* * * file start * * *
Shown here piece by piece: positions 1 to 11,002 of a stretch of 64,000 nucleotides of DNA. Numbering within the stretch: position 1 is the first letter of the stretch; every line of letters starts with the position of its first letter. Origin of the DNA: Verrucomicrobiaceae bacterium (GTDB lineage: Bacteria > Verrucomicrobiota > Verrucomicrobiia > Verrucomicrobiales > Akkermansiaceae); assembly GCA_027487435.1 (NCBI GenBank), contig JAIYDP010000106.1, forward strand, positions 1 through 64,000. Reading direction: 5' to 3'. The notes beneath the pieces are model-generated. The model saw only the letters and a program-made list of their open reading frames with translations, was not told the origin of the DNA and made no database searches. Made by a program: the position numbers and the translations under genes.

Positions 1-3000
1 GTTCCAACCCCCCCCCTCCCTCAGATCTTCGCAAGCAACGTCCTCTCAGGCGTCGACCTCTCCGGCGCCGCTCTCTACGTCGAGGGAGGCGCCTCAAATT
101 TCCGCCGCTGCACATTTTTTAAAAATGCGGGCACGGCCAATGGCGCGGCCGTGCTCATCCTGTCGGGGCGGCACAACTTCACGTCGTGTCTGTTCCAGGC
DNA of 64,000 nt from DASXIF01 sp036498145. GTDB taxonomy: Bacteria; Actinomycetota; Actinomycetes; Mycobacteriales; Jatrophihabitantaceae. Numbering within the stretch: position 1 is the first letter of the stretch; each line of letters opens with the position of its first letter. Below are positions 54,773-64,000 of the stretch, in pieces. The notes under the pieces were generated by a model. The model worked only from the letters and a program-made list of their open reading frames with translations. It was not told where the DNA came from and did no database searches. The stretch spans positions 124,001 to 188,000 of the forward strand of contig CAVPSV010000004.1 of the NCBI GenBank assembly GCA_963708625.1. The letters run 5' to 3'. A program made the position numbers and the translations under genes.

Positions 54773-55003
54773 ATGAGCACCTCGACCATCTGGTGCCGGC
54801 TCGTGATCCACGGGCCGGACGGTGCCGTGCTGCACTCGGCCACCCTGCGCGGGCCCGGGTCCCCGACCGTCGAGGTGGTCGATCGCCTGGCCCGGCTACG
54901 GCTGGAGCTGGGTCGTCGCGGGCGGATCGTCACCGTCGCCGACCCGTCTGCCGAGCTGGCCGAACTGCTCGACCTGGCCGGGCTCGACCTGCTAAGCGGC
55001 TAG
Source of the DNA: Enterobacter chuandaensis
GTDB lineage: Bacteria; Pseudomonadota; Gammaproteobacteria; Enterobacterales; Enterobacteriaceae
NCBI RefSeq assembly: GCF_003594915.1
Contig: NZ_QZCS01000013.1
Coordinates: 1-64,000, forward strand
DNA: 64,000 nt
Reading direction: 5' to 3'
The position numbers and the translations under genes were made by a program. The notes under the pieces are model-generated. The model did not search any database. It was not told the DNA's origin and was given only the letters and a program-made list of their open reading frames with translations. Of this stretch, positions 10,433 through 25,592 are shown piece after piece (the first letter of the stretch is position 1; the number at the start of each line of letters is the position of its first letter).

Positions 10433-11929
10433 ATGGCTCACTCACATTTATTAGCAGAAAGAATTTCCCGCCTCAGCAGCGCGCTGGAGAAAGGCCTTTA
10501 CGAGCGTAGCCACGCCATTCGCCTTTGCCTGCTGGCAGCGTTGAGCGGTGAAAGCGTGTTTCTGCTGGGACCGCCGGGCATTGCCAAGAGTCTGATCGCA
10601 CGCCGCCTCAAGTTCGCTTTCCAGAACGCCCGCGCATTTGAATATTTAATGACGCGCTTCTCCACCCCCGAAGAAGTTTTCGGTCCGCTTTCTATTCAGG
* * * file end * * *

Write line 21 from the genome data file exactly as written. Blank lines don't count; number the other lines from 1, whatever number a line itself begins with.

10501 CGAGCGTAGCCACGCCATTCGCCTTTGCCTGCTGGCAGCGTTGAGCGGTGAAAGCGTGTTTCTGCTGGGACCGCCGGGCATTGCCAAGAGTCTGATCGCA